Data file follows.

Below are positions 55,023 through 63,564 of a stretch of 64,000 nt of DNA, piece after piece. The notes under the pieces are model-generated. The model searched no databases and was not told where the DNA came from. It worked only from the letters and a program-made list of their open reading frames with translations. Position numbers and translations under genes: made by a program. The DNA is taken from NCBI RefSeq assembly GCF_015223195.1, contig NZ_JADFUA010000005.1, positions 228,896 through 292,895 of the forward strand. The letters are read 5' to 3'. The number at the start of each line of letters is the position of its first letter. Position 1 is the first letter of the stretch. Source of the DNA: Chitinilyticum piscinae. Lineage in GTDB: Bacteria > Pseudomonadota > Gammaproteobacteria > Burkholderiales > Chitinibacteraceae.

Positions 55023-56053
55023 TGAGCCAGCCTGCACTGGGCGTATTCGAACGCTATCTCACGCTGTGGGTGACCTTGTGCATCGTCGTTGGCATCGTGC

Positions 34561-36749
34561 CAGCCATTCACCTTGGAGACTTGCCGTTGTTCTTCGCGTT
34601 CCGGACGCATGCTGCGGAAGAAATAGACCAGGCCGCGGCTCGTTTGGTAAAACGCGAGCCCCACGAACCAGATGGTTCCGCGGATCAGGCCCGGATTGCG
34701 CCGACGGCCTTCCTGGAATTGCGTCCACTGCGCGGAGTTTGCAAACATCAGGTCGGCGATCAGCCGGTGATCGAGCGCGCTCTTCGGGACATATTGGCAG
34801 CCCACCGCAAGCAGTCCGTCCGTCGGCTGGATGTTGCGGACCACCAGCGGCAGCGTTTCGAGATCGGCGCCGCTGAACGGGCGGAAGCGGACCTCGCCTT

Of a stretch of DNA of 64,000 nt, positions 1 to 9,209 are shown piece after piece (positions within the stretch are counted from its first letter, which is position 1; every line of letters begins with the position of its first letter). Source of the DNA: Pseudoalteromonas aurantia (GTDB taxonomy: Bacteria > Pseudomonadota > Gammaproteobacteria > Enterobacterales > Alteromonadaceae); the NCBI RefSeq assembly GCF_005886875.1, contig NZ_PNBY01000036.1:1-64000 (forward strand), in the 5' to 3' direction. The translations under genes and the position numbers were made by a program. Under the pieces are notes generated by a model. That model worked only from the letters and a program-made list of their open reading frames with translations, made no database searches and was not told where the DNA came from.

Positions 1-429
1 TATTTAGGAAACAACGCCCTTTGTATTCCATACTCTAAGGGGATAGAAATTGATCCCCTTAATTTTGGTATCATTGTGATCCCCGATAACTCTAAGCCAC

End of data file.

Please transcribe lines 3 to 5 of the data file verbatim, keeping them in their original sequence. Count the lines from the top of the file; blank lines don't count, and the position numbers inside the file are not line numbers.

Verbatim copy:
55023 TGAGCCAGCCTGCACTGGGCGTATTCGAACGCTATCTCACGCTGTGGGTGACCTTGTGCATCGTCGTTGGCATCGTGC

Positions 34561-36749
34561 CAGCCATTCACCTTGGAGACTTGCCGTTGTTCTTCGCGTT